One of the things I love most about NaNoWriMo is the combination of the minimum word count and the finite duration: 50,000 words in 30 days. I know exactly what I have to do and how long I have to do it. Everything else is subordinated to that goal.
You’ve seen the graphic: fast, good, cheap—choose two. Writing is like that for me, except the legs of the triangle are words per hour (WPH), quality of prose and length of the finished work. My habit is to choose a length first (from flash fiction to novel), then focus on quality and leave WPH as a free variable. The result of holding quality to a constant (hopefully high) bar is that I write very, very slowly and rarely finish what I start in the time that’s available to me. I might manage 500 WPH in short bursts if I’m really on a roll but can easily sink as low as 50. Or 25. Or zero.
When I’m doing NaNoWriMo, on the other hand, the length and writing time are fixed. It’s possible to fudge the writing time some by writing more or fewer hours in a day, but for all practical purposes, my writing time is capped at three to four hours per day. That’s about as much time as I can squeeze out of my schedule, and about as much sustained creative effort as I can squeeze out of my brain. That means I have to hit at least 400 WPH consistently during NaNo. The free variable becomes quality. That’s bad news for the work in progress—quality suffers—but good news for powering through indecision and self-doubt. The words must flow.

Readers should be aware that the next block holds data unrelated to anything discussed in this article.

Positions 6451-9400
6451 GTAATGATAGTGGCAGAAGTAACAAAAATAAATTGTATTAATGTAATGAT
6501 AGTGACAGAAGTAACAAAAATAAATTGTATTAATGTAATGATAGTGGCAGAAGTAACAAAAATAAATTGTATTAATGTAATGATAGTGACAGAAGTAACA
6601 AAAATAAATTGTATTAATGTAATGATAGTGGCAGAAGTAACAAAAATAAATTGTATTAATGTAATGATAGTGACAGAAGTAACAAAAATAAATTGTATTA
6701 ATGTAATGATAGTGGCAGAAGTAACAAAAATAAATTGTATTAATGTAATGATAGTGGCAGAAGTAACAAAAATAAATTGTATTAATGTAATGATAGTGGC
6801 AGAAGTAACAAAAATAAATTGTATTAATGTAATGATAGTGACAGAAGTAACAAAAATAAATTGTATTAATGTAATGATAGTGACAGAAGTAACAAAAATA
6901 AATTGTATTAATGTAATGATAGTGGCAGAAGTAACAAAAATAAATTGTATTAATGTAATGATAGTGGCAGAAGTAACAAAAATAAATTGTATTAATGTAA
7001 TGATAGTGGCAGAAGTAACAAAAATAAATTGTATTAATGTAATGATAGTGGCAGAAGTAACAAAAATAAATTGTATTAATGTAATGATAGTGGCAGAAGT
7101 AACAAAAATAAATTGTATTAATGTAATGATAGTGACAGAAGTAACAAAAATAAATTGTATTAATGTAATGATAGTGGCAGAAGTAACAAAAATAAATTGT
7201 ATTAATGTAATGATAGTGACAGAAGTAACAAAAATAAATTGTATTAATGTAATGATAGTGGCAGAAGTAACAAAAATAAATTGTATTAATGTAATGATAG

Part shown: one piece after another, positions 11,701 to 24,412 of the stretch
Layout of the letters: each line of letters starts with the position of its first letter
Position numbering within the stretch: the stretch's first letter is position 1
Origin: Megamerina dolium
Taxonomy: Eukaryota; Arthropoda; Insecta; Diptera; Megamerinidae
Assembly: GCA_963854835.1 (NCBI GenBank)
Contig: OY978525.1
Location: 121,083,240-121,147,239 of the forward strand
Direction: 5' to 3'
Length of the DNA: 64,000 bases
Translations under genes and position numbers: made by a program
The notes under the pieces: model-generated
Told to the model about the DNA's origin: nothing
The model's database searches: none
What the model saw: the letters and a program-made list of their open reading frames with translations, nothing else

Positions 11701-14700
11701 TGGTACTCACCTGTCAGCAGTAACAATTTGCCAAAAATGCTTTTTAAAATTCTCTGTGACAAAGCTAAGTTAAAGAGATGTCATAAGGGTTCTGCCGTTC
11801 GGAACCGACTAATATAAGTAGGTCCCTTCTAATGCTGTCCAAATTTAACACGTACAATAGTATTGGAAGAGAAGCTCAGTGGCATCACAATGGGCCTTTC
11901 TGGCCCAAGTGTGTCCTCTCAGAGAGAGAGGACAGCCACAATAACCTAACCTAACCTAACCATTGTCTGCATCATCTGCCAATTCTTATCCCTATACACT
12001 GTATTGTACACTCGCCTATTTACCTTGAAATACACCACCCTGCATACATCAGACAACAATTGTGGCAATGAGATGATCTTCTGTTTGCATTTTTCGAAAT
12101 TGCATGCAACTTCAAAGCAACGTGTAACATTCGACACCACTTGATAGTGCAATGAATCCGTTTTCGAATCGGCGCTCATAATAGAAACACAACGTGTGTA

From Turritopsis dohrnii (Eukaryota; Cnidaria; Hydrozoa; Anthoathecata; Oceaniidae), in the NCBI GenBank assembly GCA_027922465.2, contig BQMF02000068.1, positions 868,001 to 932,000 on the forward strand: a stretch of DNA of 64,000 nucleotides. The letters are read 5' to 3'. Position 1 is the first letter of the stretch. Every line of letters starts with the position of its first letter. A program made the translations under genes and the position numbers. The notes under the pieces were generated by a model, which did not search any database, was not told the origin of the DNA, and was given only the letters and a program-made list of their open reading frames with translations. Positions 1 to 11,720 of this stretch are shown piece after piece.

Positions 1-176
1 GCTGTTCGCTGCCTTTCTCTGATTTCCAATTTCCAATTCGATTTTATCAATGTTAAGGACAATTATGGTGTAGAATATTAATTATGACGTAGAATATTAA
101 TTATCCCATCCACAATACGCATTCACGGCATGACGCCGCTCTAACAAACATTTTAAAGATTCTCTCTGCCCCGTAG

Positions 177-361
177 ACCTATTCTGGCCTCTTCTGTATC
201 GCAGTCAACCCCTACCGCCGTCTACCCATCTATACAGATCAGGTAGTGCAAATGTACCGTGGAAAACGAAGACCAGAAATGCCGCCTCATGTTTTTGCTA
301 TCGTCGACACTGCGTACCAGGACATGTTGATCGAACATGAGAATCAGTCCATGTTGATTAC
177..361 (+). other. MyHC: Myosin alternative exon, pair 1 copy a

So what does this have to do with estimation?
As a fledging writer, I am plagued by self-doubt, which is like running when you’re out of shape. Every footfall is a referendum on whether or not you should continue. Step—are we there yet? Step—this is so hard. Step—keep going or turn around? The less certain my progress on a piece of writing, the more I’ll question my creative choices and whether the effort is even worth it, and the harder I find it to dive into the next writing session with enthusiasm. After a handful of sessions with little or no progress, or worse, skipped sessions, I’m likely to shelve the entire project or move on to something seemingly easier or more worthwhile.
Accurate estimates would allow me to maintain a sense of progress, even if that progress is slow. Unfortunately, I am terrible at estimation. I would love to be like Stephen King, and reliably turn out 10 pages of clean copy per day, or Chuck Wendig, cranking out 1,000 words per hour. Then I could choose an appropriate project for my time and energy budget. I’d also be able to shut my laptop at the end of a less productive writing session knowing I’d still be on track to finish, increasing the odds that there would even be a next session.
Estimation is a skill that I’m working on. Actually, it’s a constellation of related skills. One is knowing my baseline writing speed. Another is maintaining discipline in not falling below that speed. The third is doing the necessary prep work that I can maintain that speed.
I’m working on the first by tracking my writing sessions and recording my words per hour. I’m working on the second by doing pomodoros, writing in 25-minute focused bursts. My mind is less likely to wander when I know I’m on the clock. The third is a bigger problem that will take more time to delve into.